1. Alteration to the visual integrity of the roofscape within the Old City: the gradual new building development of the areas surrounding the Walls of the Old City negatively and irreversibly affected its traditional view;




  1. Lack of maintenance and inappropriate approach in the conservation of historic monuments: with some exceptions, the state of conservation of most of the historic monuments, in particular in the area covered by the Islamic historic monuments, within the Old City is generally poor, due to lack of maintenance and resources. Some sites, moreover, are left in a state of neglect and used as garbage dump. In many cases, the conservation approach does not apply international principles of the relevant ICOMOS Charters;




  1. Limitations to free access of labourers and supply of materials for conservation to the site: limited access, especially to Islamic historic monuments, is affecting the implementation of conservation activities;




  1. Traffic: increasing vehicular traffic within the Old City is a matter of concern. Traffic causes pollution and vibrations that can affect the state of conservation of the built historic fabric, and the occupation of public spaces generates a negative visual impact;




  1. Non-compliance with international standards in the field of archaeological research: archaeological research should take place in conformity with international principles and standards;




  1. Natural factors: the region of Jerusalem lies on an active seismic zone. There is no specific risk preparedness policy to protect the Old City and notably its main historic monuments. Water and fluctuations in temperature are also a cause of concern, as they affect the state of conservation of the limestone building materials.



Draft Decision: 28 COM 15A.31
The World Heritage Committee,
1. Takes note with satisfaction of the continuing efforts of the Director-General in pursuing a comprehensive initiative for the safeguarding of the cultural heritage of the Old City of Jerusalem in line with General Conference Resolution 32 C/Res.39 (October 2003);
2. Expresses its concern for the threats to the cultural heritage of the Old City of Jerusalem, including the progressive alteration of its historic urban fabric and visual integrity, the lack of maintenance and inappropriate conservation approaches to some of its historic monuments, the difficulties posed by the present situation notably with regard to the free access of labourers to the site and supply of conservation materials;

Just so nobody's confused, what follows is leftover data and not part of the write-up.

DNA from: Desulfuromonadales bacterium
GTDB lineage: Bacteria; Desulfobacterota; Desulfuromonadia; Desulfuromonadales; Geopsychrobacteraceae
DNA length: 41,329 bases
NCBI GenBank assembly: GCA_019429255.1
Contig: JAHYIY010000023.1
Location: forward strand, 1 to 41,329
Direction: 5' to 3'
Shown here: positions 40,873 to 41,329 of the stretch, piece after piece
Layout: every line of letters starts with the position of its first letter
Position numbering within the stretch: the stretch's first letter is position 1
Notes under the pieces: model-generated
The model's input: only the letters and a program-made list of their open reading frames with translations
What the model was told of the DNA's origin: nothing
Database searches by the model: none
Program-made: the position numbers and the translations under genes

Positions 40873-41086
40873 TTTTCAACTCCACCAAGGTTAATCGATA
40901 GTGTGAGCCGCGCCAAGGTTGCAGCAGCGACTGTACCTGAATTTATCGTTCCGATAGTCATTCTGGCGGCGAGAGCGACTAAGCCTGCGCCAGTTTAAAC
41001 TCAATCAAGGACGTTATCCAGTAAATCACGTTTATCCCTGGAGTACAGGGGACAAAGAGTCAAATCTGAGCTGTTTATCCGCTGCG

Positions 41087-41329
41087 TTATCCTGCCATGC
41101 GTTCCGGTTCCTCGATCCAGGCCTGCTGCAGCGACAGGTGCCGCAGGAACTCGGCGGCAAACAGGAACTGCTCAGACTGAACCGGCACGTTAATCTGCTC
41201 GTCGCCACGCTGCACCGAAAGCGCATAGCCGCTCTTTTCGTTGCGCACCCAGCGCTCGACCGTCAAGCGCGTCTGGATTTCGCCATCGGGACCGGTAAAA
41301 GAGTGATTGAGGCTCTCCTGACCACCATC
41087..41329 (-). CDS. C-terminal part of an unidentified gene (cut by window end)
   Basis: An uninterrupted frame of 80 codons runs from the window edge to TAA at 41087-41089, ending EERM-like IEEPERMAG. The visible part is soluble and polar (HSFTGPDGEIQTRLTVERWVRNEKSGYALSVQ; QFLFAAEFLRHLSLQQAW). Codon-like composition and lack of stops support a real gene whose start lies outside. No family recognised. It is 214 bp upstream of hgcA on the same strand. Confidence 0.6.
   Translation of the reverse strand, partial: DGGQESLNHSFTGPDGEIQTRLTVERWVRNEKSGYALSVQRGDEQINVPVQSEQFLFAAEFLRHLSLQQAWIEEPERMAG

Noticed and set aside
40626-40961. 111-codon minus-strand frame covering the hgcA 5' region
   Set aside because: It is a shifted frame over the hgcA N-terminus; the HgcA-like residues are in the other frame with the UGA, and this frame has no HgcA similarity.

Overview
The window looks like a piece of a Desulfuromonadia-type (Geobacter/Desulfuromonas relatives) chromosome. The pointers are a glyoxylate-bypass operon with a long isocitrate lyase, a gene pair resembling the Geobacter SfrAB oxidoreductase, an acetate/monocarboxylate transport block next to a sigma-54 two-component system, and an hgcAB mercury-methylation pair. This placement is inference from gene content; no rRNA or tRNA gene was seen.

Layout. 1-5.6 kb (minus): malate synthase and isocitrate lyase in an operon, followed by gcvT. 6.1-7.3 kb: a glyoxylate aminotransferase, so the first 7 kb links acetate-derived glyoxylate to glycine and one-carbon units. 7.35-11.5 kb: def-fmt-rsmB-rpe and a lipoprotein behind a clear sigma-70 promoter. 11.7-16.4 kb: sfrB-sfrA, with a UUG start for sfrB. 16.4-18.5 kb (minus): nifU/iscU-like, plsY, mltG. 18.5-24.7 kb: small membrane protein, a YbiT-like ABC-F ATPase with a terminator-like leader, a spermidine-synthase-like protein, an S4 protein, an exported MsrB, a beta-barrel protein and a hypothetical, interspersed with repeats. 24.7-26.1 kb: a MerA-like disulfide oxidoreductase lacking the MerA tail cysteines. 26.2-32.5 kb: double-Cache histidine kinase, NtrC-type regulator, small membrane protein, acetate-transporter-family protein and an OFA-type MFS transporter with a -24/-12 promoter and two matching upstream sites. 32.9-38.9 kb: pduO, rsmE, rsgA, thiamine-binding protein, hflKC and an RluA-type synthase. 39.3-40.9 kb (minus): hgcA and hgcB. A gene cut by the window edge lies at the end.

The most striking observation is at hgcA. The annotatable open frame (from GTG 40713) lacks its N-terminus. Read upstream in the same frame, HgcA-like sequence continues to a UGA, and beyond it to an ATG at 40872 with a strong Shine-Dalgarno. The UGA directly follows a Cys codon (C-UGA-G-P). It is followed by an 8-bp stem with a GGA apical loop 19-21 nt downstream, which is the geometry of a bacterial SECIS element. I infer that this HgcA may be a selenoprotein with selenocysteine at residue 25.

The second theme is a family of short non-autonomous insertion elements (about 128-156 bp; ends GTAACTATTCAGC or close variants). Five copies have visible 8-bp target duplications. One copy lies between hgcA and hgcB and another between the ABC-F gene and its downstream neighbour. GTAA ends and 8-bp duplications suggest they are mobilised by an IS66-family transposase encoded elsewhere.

3. Strongly encourages the responsible parties to facilitate to the maximum possible extent the normal progress of rehabilitation and conservation works within the Old City, by allowing the access of labourers and conservation materials as required;
4. Strongly encourages the authorities to establish, in close consultation and co-operation with all the concerned stakeholders, appropriate regulations, sensitive to the historic character of the City, for all rehabilitation and conservation activities within the Old City and to ensure their enforcement;
5. Further encourages the concerned parties to take into account, when undertaking conservation activities, the principles and recommendations of the relevant international Charters, particularly with regard to the need to preserve the authenticity and integrity of the site;
6. Requests all responsible authorities to ensure that international principles be applied with regard to interventions to the subsurface deposits in the Old City;
7. Decides to retain the property on the List of World Heritage in Danger.


1 The sources for the preparation of the report included: 1) All previous reports by the Special Advisers of the Director-General for Jerusalem; 2) International Charters and Conventions related to heritage and heritage conservation; and 3) Information gathered during the UNESCO mission of February/March 2004.